‘‘ For chris­sakes, Mar­jorie,’’ her hus­band says, ‘‘ you can make that at home for a dol­lar.’’

‘‘ They don’t have any­thing or­ganic,’’ the woman pouts. ‘‘ I’m fine with pasta.’’ ‘‘ At least try the sal­mon.’’ ‘‘ No.’’ ‘‘ It’s a great price for sal­mon, Mar­jorie.’’ ‘‘ It’s farmed.’’ the wife says. ‘‘ For­get it.’’ Mar­jorie’s hus­band has stum­bled on to the rea­son why the bistro uses farmed sal­mon. Farmed fish is cheaper. That’s why the sal­mon we serve is $22.95 in­stead of $35.95. Restau­rants serv­ing su­per-high­qual­ity fish have to pass the food costs on to their cus­tomers. That may work for Nobu, but the av­er­age restau­rant can’t risk buy­ing su­per-pre­mium fish and not mov­ing it. Cus­tomers zeal­ously de­mand the best, but when faced with the prices in black and white, their fer­vour of­ten cools. Restau­rants have to bal­ance food qual­ity with a healthy profit mar­gin.

‘‘ Folks, I’m sorry,’’ I say. ‘‘ But I’ve got other cus­tomers.’’

‘‘ She’ll have the sal­mon,’’ the hus­band says, wav­ing me away. ‘‘ Very good, sir.’’ ‘‘ But . . .’’ the wife sput­ters. ‘‘ He can’t or­der for me.’’ I de­cide to stymie the progress of women’s lib­er­a­tion and run away from the ta­ble. I go to the com­puter and ring in the woman’s sal­mon. She’s go­ing to be fine. The sal­mon’s ex­cel­lent. Be­sides, if she knew bet­ter, she’d want the fish to be frozen. Some fish, like sal­mon, con­tain par­a­sites that are killed dur­ing the freez­ing process.

If the fish wasn’t frozen in the hold of the ship, you bet­ter pray it was frozen in the restau­rant. Peo­ple get sick from im­prop­erly stored fish. No one ever died from frozen fish. A few min­utes later I en­counter an­other an­i­mal lover. ‘‘ Might I sug­gest pasta, madam?’’ ‘‘ How’s the steak?’’ the lady asks. ‘‘ Ex­cel­lent.’’

‘‘ Is it free-range,’’ Ar­gentina?’’ ‘‘ Happy cows, madam?’’ I dead­pan. ‘‘ Ex­actly,’’ the woman says. ‘‘ In Ja­pan they feed their cows beer and mas­sage them so they’re re­ally happy. Keeps the flesh ten­der.’’

There is some truth to what the lady’s say­ing. If cows ex­pe­ri­ence anx­i­ety be­fore they’re slaugh­tered, they can release hor­mones that de­grade the taste of the meat. I’m all for mak­ing a steer’s end as pain­less as pos­si­ble, but there’s some­thing about this lady’s at­ti­tude that’s creep­ing me out. Her de­sire to see an­i­mals hu­manely treated has less to do with com­pas­sion and more to do with her taste buds. It’s like she won’t be happy un­til ev­ery pet­ting zoo’s been turned into a death camp. ‘‘ That’s Kobe beef, madam,’’ I say. ‘‘ Do you have it?’’ ‘‘ No.’’ ‘‘ Why not?’’ ‘‘ Be­cause we’re an Ital­ian restau­rant.’’ ‘‘ Oh.’’ I fi­nally per­suade the woman to get the striped bass. Luck­ily, she doesn’t in­quire about its pedi­gree. I sigh to my­self. When I was a child, cus­tomers never asked th­ese kinds of ques­tions. Gone are the days when pa­trons blindly or­dered off the menu and took the chef’s word as gospel. Things such as free-range chicken, or­ganic fish and the stuff hemp-san­dalled hip­pies ate was un­heard off. Kobe steak? A sybaritic rar­ity. Nowa­days cus­tomers armed with in­for­ma­tion gleaned from the in­ter­net and tele­vi­sion shows fancy them­selves as ap­pren­tice chefs. Just be­cause they read chef bi­ogra­phies, they think they know ev­ery­thing there is to know about restau­rants and cook­ing.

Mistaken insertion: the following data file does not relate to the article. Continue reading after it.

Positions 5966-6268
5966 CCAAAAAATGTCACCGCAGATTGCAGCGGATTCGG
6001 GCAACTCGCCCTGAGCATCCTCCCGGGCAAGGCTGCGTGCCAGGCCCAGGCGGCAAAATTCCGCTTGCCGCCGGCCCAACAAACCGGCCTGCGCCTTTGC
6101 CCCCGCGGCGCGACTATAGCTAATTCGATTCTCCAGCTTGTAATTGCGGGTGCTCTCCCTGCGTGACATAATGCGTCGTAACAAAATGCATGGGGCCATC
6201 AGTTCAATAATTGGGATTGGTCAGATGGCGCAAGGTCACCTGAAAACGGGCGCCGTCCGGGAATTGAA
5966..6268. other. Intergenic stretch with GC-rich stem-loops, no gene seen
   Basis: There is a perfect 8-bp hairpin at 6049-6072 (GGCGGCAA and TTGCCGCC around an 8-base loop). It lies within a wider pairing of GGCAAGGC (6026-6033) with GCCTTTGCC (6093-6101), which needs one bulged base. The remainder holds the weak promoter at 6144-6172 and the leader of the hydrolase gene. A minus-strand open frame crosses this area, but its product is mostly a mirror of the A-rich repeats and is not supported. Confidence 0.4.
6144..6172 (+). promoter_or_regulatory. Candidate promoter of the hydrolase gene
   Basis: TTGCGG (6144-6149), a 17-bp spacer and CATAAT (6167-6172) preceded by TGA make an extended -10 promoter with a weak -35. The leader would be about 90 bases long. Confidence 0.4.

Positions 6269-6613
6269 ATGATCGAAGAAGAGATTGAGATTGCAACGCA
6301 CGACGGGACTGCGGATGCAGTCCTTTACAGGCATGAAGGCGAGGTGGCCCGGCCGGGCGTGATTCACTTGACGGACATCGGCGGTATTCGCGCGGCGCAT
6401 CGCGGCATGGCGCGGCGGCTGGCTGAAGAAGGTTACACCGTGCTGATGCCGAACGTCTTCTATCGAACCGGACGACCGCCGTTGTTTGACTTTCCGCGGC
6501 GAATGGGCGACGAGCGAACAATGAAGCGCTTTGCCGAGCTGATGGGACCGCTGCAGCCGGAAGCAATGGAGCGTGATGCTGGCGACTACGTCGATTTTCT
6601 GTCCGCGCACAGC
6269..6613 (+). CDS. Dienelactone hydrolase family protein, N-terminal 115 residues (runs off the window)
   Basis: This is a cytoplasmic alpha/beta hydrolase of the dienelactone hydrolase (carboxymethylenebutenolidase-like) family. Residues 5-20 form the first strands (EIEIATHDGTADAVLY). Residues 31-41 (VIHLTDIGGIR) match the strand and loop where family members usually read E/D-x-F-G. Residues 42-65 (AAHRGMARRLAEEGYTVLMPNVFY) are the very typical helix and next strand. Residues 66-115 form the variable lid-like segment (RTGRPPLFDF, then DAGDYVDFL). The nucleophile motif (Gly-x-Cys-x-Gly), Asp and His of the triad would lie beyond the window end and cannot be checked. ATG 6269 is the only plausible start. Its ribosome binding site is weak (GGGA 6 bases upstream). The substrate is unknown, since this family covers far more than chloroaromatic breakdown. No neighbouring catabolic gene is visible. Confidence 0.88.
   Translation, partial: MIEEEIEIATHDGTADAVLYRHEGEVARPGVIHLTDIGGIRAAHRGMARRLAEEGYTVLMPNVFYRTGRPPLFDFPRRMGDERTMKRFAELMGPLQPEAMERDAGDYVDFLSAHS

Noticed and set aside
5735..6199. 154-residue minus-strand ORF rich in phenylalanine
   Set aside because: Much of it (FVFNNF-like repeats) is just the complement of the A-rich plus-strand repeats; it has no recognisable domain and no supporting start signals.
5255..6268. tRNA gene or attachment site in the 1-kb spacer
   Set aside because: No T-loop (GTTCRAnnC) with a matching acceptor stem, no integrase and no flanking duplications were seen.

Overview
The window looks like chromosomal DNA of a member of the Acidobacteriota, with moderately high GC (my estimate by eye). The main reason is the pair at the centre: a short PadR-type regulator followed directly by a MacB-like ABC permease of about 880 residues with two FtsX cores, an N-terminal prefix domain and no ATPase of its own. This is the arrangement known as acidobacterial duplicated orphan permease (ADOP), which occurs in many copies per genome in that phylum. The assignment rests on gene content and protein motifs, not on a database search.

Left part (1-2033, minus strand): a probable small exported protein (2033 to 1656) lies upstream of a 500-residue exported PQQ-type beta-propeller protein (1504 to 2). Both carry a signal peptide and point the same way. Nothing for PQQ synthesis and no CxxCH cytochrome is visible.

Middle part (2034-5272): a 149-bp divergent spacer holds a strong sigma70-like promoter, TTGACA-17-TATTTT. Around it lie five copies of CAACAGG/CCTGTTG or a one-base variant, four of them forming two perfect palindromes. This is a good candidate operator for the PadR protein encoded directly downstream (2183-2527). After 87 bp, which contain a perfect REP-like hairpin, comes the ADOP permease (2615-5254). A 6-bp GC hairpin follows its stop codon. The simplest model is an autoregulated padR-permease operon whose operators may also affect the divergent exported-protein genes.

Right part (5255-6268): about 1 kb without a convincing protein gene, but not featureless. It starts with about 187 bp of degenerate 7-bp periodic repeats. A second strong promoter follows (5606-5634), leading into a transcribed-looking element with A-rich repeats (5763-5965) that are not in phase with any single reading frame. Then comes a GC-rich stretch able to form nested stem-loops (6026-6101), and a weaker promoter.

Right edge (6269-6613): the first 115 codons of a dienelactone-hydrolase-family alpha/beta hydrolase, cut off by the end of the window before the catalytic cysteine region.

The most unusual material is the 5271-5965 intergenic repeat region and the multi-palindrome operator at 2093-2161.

Trust me, they don’t. In my seven years as a waiter I haven’t learned one-tenth of what there is to know. Do you watch Grey’s Anatomy and think you can per­form surgery? I hope not. Cus­tomers of­ten think they’re en­ti­tled to sec­ond-guess a chef’s judg­ment. Don’t get me wrong, in the long run an ed­u­cated cus­tomer’s a good thing. I’m happy to see palates be­com­ing more in­formed and ad­ven­tur­ous. No one ate raw fish when I was in high school.

When I was a child, Tues­days meant meat­loaf and Fri­days meant pizza. On Sun­days, Dad would try his hand at mak­ing some­thing out of a 30-year-old cook­book. In the end he just couldn’t over­come the Ir­ish meat-and-pota­toes genes.

Now tastes are much more so­phis­ti­cated. High school kids eat sashimi, col­lege kids churn their own tofu, and adults day­dream about open­ing vine­yards. We have 12-grain bread, frozen Thai food, $20 mus­tards, gourmet cho­co­lates, and more places to eat out than ever be­fore.

Peo­ple for­get food is first and fore­most about sur­vival. Ev­ery­thing else is secondary. Some peo­ple be­lieve the im­pe­tus of eat­ing to stay alive has faded from our con­scious­ness. Oh, yeah? Go three days without food. When you’re starv­ing, all the niceties about food pre­sen­ta­tion and the­o­ries about so­cial com­mu­nion, free-range this and or­ganic that go out the win­dow. This is an edited ex­tract from WaiterRant:Be­hindthe Sce­ne­sofEat­ingOut by A. Waiter (John Mur­ray, $35).

the woman asks.